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Propofol Sedation During Upper Endoscopy With and Without Topical Pharyngeal Anesthesia

This study has been completed.
Sponsor:
ClinicalTrials.gov Identifier:
NCT01081002
First Posted: March 5, 2010
Last Update Posted: December 3, 2014
The safety and scientific validity of this study is the responsibility of the study sponsor and investigators. Listing a study does not mean it has been evaluated by the U.S. Federal Government. Read our disclaimer for details.
Information provided by (Responsible Party):
Lukas Degen, University Hospital, Basel, Switzerland
  Purpose

It is unclear whether a topical pharyngeal anesthesia adds any benefit to the upper gastrointestinal endoscopy under a propofol sedation. We hypothesize that a topical pharyngeal anesthesia does not ease the upper gastrointestinal endoscopy under propofol sedation. The aim of this study is therefore to quantify the impact of a topical pharyngeal anesthesia to the upper gastrointestinal endoscopy in patients sedated with propofol.

Patients will be randomized to receive a topical pharyngeal spray containing either an anesthetic drug (lidocaine 10%) or a placebo. Thereafter the upper endoscopy will be conducted in its standard manner.


Condition Intervention Phase
Conscious Sedation Drug: Lidocaine 10% Drug: Diluted gentian root solution Phase 4

Study Type: Interventional
Study Design: Allocation: Randomized
Intervention Model: Parallel Assignment
Masking: Quadruple (Participant, Care Provider, Investigator, Outcomes Assessor)
Primary Purpose: Supportive Care
Official Title: Study of Propofol Sedation During Upper Endoscopy With and Without Topical Pharyngeal Anesthesia

Resource links provided by NLM:


Further study details as provided by Lukas Degen, University Hospital, Basel, Switzerland:

Primary Outcome Measures:
  • Number triggered gag reflex during the intubation of the endoscope [ Time Frame: Start of the exam until the successful intubation of the esophagus with the endoscope ]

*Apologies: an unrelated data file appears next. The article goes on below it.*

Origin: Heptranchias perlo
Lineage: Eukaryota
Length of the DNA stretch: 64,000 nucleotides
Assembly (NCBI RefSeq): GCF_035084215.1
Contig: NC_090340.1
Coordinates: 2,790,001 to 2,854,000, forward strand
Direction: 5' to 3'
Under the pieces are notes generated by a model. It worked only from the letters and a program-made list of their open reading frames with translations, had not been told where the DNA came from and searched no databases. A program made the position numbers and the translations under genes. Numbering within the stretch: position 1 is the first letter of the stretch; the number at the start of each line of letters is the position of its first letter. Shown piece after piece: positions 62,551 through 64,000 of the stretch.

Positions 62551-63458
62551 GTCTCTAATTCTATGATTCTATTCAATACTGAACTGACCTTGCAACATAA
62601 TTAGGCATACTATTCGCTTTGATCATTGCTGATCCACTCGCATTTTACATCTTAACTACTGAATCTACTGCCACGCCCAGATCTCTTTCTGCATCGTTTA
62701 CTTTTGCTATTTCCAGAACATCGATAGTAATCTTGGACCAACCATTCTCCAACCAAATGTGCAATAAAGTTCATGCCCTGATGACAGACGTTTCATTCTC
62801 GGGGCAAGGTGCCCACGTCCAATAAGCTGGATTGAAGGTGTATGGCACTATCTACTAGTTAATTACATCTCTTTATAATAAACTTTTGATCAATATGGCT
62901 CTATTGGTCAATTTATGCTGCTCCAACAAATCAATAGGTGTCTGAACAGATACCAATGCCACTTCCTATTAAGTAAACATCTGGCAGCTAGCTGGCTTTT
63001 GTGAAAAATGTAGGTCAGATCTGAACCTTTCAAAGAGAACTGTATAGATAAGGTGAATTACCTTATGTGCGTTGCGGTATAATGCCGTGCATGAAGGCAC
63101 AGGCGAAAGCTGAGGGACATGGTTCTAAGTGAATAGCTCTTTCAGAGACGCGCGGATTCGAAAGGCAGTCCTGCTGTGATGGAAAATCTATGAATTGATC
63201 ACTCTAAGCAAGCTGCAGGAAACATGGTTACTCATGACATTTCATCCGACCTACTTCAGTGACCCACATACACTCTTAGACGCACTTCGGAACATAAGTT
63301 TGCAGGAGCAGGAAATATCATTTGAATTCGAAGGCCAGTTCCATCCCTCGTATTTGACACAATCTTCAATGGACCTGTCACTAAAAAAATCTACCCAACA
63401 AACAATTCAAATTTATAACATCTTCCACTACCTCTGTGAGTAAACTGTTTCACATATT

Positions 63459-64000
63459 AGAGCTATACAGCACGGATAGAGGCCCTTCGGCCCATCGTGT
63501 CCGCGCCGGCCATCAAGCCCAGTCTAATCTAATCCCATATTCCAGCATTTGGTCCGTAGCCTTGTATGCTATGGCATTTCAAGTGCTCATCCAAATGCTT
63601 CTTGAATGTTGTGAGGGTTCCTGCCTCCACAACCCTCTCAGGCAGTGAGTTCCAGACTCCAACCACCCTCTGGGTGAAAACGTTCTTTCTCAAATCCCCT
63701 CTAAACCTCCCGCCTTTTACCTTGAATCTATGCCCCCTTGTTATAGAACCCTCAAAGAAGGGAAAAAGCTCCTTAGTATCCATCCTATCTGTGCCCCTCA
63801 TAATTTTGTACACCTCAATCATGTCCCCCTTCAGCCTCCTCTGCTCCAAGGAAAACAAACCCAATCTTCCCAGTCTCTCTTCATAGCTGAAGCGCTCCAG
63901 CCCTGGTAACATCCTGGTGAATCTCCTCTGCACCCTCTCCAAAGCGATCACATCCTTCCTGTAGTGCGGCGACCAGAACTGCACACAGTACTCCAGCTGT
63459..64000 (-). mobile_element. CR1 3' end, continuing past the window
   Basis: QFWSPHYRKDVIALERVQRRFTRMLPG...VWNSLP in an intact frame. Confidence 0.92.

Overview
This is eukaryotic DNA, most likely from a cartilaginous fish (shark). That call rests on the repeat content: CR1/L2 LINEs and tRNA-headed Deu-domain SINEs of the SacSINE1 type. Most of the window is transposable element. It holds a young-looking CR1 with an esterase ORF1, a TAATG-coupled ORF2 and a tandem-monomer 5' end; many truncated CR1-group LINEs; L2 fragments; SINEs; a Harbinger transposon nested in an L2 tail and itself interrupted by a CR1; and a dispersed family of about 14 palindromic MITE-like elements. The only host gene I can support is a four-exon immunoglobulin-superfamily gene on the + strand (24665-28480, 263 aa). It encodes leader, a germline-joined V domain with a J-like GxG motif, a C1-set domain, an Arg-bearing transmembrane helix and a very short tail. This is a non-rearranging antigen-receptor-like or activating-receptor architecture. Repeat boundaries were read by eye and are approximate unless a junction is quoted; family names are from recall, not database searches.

• Number of attempts of intubation with the endoscope through the upper esophageal sphincter [ Time Frame: Start of the exam until the successful intubation of the esophagus with the endoscope ]
  • Extent of salivation during intubation [ Time Frame: Start of the exam until the successful intubation of the esophagus with the endoscope ]

Secondary Outcome Measures:
  • Amount of propofol used to successfully intubate the esophagus [ Time Frame: Start of the exam until the successful intubation of the esophagus with the endoscope ]
  • Total amount of propofol used during the investigation [ Time Frame: From the start until the end of the exam ]
  • Overall assessment of the procedure by the endoscopist [ Time Frame: Immediately after finishing the endoscopy ]
  • Assumption of the endoscopist if lidocaine or placebo has been used [ Time Frame: Immediately after finishing the endoscopy ]
  • Overall assessment of the investigation by the patient [ Time Frame: Immediately after recovery of consciousness of the patient ]
  • Extent of amnesia in the patient [ Time Frame: Immediately after recovery of consciousness of the patient ]
  • Experienced problems (aspiration, bronchospasm, desaturation) [ Time Frame: From the start until the end of the exam ]
  • The impact of the individual endoscopists or registered nurses involved in the endoscopy [ Time Frame: After finishing the entire study ]

Enrollment: 294